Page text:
By Maggie Monson
Dawg Ride is an exciting new tool for students who have long walks across campus at night, but changes are coming soon in an attempt to improve the program.
Butler University Police Department created Dawg Ride with the original intent of transporting students between campus and the I Lot. Students who feel unsafe making the approximately 10-minute walk across the canal can call BUPD for a ride back to campus.
Dawg Ride has also been transporting any students who call in for a ride. This is useful for students who live in Apartment Village or the Christian Theological Seminary apartments. After a long night of studying at the library, students won’t have to walk back alone in the cold or darkness.
These calls to BUPD are justified. Dawg Ride will make students feel safer by protecting them from possible crimes, or even alleviating them of a 10-minute walk in the cold.
Students can call in to BUPD and request a ride, and Dawg Ride will come to their location to pick them up. However, this system is going to change soon.
The Dawg Ride drivers and students will have direct contact through a smartphone app, instead of going through the BUPD emergency phone line. This will help clear up the line for real emergencies, but not all students on campus have smartphones.
Dawg Ride will also only pick students up at designated stops, said Assistant Police Chief Bill Weber. While students most likely won’t have to walk far to get to these stops, they reduce the convenience Dawg Ride currently offers.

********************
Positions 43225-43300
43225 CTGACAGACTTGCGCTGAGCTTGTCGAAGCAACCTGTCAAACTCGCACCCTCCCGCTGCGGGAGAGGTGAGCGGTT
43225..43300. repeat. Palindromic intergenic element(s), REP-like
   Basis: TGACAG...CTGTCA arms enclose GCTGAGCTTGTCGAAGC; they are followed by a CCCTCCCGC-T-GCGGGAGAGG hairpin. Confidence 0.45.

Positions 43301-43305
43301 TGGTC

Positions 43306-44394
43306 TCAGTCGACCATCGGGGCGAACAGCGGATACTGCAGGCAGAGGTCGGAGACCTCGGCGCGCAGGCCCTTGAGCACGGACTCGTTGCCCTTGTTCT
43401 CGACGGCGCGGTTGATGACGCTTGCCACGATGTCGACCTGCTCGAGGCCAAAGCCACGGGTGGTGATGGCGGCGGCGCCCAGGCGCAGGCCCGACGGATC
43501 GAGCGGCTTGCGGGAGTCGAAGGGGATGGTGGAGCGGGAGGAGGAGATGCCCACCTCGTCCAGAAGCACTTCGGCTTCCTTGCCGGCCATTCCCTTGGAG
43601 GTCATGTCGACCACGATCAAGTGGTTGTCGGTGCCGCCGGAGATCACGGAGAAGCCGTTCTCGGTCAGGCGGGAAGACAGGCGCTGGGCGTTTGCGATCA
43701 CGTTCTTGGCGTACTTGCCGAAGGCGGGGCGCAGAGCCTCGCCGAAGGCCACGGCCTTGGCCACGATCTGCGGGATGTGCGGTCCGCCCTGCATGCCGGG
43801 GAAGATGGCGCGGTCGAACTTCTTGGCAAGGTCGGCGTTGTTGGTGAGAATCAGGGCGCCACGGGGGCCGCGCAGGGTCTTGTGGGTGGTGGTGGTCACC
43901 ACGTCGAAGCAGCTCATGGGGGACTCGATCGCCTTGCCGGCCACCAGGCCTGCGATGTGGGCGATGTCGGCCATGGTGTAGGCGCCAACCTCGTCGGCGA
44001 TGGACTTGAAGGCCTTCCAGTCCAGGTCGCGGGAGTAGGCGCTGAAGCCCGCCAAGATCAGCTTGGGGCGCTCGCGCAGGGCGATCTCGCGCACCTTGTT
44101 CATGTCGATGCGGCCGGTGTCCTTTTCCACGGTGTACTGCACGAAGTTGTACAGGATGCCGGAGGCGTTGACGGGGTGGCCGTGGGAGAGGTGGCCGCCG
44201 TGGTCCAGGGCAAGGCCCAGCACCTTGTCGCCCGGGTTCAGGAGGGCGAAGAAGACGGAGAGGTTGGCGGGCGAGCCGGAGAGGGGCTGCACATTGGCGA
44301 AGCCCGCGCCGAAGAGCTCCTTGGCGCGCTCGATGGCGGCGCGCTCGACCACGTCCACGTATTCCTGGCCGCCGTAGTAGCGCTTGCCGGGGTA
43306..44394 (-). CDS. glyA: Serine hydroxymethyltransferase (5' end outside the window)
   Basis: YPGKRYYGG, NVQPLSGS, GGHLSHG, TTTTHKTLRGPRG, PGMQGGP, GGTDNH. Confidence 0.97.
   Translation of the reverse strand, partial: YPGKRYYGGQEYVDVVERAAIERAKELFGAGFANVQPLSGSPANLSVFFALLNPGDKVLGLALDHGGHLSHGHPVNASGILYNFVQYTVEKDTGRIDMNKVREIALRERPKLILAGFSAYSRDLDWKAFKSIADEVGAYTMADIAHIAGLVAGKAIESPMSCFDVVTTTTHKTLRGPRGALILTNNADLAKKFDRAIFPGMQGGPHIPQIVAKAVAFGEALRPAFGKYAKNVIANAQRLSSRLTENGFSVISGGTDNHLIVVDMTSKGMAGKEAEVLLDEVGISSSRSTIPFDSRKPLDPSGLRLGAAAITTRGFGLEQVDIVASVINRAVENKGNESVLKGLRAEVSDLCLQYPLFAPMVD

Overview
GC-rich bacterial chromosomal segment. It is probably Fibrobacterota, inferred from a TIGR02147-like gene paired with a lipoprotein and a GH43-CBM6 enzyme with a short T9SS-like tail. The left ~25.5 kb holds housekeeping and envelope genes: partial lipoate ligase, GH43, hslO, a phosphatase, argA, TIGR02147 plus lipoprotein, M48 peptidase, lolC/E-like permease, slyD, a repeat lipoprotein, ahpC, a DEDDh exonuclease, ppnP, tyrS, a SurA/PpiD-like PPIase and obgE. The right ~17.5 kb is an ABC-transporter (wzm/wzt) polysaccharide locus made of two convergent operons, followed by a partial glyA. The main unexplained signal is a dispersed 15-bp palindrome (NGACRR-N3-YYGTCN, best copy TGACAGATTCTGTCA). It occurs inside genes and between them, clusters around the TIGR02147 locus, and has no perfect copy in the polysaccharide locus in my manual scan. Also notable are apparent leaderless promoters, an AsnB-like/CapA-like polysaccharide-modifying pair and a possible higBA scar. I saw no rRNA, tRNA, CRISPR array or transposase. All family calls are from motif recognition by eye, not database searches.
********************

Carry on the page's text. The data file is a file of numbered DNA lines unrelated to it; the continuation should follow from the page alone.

The changes to Dawg Ride aren’t BUPD’s fault, however. Students took advantage of the convenient program. Students would call from Ross Hall and ask for a ride to Schwitzer Hall.
One student called from Residential College. When Dawg Ride arrived and asked for her destination, she said she wanted to go to Atherton Union.
This is just laziness on the part of the students. Dawg Ride has filled a need for students with significant walks between their residences and campus or from the I Lot.
The changes to Dawg Ride aren’t too drastic. Students without smartphones can still call in to BUPD to get a ride. There will probably be 14 stops, all at strategic locations on campus. However, this system didn’t need to be complicated this way.
Students should stop abusing Dawg Ride. They need to stop being lazy. As much as walking a couple blocks down Hampton during the winter isn’t appealing, it’s just that: A couple well-lit blocks. This walk isn’t too taxing for most students.
Students need to leave the van for those who have an actual need for it. Make the effort instead of wasting the driver’s time and energy. Hopefully, the changes to Dawg Ride won’t hurt the helpfulness and convenience of the service.